Counting the Cost

Venezuela in default: What next?

As the oil-rich country fails to pay its debt, we examine what happens next and what it means for its people.

Oil-rich Venezuela has always paid its debts – even at the expense of its citizens.

But this week, everything changed: Venezuela is now officially in default, which means it’s officially bankrupt.

Rating agency Standard & Poor’s declared the nation in ‘selective default’ on Monday after it failed to make $200m in repayments for global bonds due in October.

As more payments are due, Venezuela is facing what could be a messy financial unravelling. And that’s not a good situation for its starving population as state assets may have to be sold off to pay credit holders.

President Nicolas Maduro is acutely aware that he is running out of money, and he wants to restructure the billions owed to China, Russia and oil service providers.


by ”Edward

restructuring is US financial sanctions which prevent US investors from participating in any restructuring or refinancing deal.”]

Russia has already agreed to restructure $3bn worth of debt held by Moscow. But US sanctions mean that other credit holders can’t even be in the same room as those negotiating the restructuring. And it’s not clear what’s going to happen next.

“Where we go from here is anyone’s guess,” explains Edward Glossop, an emerging markets economist at Capital Economics in London. Venezuela’s debt “restructure talks look doomed to fail and it’s only a matter of time before the government and state-owned oil company outright defaults on its external debt.”

“One of the key hurdles for the restructuring is US financial sanctions which prevent US investors from participating in any restructuring or refinancing deal … and that’s why we think the restructuring and refinancing is likely to fail in the current environment,” says Glossop.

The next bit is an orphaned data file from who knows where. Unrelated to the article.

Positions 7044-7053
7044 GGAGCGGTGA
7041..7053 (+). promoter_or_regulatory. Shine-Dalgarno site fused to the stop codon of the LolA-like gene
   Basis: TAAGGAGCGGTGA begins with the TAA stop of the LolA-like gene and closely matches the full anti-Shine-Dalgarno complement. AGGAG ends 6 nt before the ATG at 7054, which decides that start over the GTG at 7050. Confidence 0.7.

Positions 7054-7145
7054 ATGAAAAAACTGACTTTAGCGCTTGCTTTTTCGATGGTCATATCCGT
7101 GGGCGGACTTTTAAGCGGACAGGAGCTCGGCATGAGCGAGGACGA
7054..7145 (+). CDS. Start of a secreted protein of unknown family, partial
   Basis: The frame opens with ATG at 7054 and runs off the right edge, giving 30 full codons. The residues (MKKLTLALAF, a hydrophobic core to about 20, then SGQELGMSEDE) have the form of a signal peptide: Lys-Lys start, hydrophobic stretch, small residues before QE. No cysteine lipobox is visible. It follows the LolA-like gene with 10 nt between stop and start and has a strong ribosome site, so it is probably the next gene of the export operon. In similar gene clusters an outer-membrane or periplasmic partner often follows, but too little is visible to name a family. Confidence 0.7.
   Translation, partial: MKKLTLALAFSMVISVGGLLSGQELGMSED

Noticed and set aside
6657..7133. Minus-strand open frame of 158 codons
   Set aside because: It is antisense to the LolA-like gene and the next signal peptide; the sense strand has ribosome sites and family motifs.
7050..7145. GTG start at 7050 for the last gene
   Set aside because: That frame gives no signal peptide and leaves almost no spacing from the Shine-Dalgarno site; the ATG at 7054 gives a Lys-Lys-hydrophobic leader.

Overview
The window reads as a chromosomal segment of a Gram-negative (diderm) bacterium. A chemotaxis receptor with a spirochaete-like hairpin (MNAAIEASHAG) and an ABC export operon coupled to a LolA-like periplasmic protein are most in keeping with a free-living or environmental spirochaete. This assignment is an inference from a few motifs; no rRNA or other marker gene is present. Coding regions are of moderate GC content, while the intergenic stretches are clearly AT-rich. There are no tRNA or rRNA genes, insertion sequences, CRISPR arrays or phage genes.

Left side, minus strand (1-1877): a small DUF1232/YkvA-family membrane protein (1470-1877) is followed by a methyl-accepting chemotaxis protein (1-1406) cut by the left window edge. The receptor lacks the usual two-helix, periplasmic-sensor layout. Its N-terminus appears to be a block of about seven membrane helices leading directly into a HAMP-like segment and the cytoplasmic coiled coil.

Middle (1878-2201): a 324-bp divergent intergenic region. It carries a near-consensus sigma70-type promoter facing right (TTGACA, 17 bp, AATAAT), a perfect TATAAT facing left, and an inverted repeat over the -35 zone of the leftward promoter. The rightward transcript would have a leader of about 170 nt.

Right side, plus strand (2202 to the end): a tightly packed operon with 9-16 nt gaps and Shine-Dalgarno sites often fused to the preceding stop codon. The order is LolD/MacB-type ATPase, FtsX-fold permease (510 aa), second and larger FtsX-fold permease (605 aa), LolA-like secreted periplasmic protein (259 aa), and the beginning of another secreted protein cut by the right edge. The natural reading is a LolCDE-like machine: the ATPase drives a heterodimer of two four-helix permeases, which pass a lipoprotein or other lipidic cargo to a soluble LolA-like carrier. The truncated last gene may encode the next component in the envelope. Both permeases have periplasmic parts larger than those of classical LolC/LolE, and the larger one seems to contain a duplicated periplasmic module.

Also on this episode of Counting the Cost:

Zimbabwe’s broken economy: Zimbabwe’s army seized control of the country on Tuesday night, claiming it was removing “criminals” around Robert Mugabe, and held the president and his family under house arrest. But can the military intervention really bring change for the country’s ailing economy?

The price of Bitcoin jumped as much as 10 percent on Zimbabwe’s Golix exchange on Wednesday after the country’s army seized power. Zimbabweans, just like Venezuelans, are buying things they think might retain value.

Alisa Strobel, a senior economist at IHS Markit from Cape Town, offers her take.

Lebanon’s economic squeeze: Caught in the middle of a bitter Saudi-Iran rivalry, worries are growing about the outlook for the Lebanese economy. Growth has slowed to just over two percent a year from an average of eight percent before the war in Syria. But regional rivalries between Saudi Arabia and Iran have raised fears of a Qatar-style blockade.

The recent resignation of Prime Minister Saad Hariri in Riyadh under mysterious circumstances has not been resolved. Just before he quit, the government had managed to pass a budget after years of political stalemate.

Sami Atallah, the director of the Lebanese Center For Policy Studies in Beirut assesses why this matters for the region.

Digital pills: It’s been called the world’s first digital medicine, and analysts say it could open up a new frontier in the Internet of Things. The US Food and Drug Administration just approved a digital pill. Basically, it’s a sensor the size of a grain of sand. Once swallowed, it will send data to a smartphone app when patients have taken their medication. Kristen Saloomey reports from New York.

Lab meat: Research shows that the global meat industry produces more greenhouse gas emissions than all cars, planes, trains and ships combined. But scientists in the Netherlands say they are close to bringing laboratory-grown meat to the market. This could slice emissions and save energy, reports Fleur Launspach from Amsterdam.